Most of his production comes from the slot: 53% of his receptions are produced from there and 58% of his receiving yards are as well. Last week, four of Landry’s five catches — including his 40-yard catch-and-run for a score — came from the slot alignment.
Since his return from injury in Week 11, Chiefs’ rookie cornerback L’Jarius Sneed has been the primary slot defender in Kansas City. In the 22 targets he’s seen in slot coverage, he’s allowed a 76.7 passer rating. Sneed’s quickness and speed should help in the matchup with Landry — who wins by separating from defenders with hard cuts and shiftiness.
If Sneed can contain Landry to a modest performance, there aren’t many other pass-catching weapons that can consistently impact the game like Landy can.
4. The impact of Travis Kelce
Last time tight end Travis Kelce played in the divisional round, he had a three-touchdown performance that was as dominant of a game from his position as the NFL has ever seen. Don’t be too surprised if he has a similarly mind-blowing box score against Cleveland.
The Browns surrendered the fourth-most receptions and touchdowns to tight ends out of all NFL teams this season. They don’t have a very talented pool of players fit to cover opposing tight ends — but especially none ready for a matchup with Kelce.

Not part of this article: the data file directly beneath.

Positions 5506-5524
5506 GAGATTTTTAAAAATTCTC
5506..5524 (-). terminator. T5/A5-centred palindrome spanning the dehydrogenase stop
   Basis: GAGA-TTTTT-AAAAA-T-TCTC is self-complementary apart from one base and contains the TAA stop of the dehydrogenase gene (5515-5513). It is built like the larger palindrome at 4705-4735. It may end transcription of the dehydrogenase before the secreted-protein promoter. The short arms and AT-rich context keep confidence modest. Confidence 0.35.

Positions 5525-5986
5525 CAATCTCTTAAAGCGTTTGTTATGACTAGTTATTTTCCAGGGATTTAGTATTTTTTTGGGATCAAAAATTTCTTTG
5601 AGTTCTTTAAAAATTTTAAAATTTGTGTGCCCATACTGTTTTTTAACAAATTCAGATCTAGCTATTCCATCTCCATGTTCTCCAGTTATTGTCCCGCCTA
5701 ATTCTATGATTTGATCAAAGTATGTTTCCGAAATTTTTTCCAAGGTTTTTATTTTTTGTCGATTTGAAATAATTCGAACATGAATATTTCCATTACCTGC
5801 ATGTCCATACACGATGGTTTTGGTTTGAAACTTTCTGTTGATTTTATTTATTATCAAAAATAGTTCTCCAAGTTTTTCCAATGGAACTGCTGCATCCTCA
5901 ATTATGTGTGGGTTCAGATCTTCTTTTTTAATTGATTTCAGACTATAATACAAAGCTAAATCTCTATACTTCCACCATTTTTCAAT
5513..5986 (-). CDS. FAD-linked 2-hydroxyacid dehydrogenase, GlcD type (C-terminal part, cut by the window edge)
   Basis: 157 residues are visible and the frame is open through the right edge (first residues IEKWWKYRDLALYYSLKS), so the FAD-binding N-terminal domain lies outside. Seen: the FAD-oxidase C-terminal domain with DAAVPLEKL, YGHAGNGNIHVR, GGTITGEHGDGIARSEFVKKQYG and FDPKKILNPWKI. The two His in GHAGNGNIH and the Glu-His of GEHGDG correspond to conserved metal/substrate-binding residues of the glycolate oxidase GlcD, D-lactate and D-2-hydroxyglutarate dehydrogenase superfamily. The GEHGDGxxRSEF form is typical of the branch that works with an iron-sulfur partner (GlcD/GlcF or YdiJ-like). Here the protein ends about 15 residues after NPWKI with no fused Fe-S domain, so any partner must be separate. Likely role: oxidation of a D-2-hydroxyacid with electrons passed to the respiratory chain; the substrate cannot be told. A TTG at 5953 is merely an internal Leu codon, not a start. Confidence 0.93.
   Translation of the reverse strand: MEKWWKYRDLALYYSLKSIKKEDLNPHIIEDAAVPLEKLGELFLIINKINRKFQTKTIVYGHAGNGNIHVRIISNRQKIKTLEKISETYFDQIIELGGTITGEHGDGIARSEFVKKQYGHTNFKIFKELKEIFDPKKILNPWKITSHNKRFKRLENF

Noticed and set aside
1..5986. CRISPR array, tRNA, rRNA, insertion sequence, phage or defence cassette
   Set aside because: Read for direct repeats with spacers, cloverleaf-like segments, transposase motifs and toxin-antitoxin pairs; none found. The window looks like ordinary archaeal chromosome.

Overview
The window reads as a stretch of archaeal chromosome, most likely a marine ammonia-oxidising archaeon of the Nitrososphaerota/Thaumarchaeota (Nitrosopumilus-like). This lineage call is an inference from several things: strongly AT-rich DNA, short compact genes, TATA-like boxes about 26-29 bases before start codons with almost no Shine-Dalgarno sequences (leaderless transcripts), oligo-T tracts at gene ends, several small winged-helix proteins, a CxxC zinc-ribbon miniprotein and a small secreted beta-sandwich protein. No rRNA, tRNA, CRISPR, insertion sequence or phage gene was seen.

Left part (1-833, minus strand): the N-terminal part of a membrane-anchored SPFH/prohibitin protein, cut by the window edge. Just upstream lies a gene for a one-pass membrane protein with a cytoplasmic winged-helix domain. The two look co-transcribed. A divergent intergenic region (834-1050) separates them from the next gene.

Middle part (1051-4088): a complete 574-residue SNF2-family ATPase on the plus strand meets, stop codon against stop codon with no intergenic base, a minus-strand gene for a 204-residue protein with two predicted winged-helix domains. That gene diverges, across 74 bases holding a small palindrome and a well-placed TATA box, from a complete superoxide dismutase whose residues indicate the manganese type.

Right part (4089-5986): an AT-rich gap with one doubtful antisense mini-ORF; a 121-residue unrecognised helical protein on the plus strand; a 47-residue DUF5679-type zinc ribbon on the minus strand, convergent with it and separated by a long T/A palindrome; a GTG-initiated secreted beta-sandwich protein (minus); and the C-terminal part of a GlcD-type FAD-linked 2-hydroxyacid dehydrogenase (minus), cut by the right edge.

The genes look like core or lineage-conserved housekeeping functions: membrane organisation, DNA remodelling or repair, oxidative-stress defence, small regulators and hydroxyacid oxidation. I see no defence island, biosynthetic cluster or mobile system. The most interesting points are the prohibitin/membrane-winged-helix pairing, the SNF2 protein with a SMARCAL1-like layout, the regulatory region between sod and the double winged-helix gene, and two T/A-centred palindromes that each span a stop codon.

Even if Cleveland dedicates both an underneath defender and a player over the top to Kelce, the veteran tight end is elusive and smart enough to defeat it. If they do effectively bottle up Mahomes’ go-to target, it should open up the intermediate area of the field for wide receiver Tyreek Hill and other pass-catchers. Wide receiver Sammy Watkins is usually the beneficiary in the postseason, but he has been announced as out for Sunday’s game.
Whether Kelce’s performance ends in a big box score for him or someone else, his impact will play a huge factor in the Chiefs’ offensive success.
5. Frank Clark unleashed
The talented pass rush of the Chiefs hadn’t been as impressive as many would have like to see this regular season. However, they were a crucial part of the Week 16 win over the Atlanta Falcons: defensive linemen Frank Clark, Chris Jones, and Alex Okafor earned a sack — while Jones and Clark combined for five quarterback hits.
On Twitter after the game, Clark hinted to Chiefs Kingdom that the performance was a sign of things to come.
It’s more they have no clue what I’m about to unleash.
— Frank Clark (@TheRealFrankC_) December 27, 2020
You can take Clark’s tweet as nothing more than a player being confident, but Clark’s backed up his talk as a player that rises to the occasion in the postseason. In his last five playoff games, Clark has earned at least one sack in each — including three in last year’s divisional round.
In the last three years he’s made the postseason, his pressure percentage in the postseason has been higher than his regular-season mark:
- 2019: 10.5% pressure rate in the regular season, 15.8% in the playoffs
- 2018: 13.8% pressure rate in the regular season, 19.2% in the playoffs
- 2016: 12.7% pressure rate in the regular season, 21.6% in the playoffs
He was the closer last postseason; he earned crucial, late-game sacks in each of the playoff victories. He may have the opportunity to do so again if the Chiefs’ offense takes care of business and builds a formidable lead. With the injuries along the Browns’ offensive line, a pass-heavy game script to come from behind will be a great opportunity for Clark to unleash his postseason alias.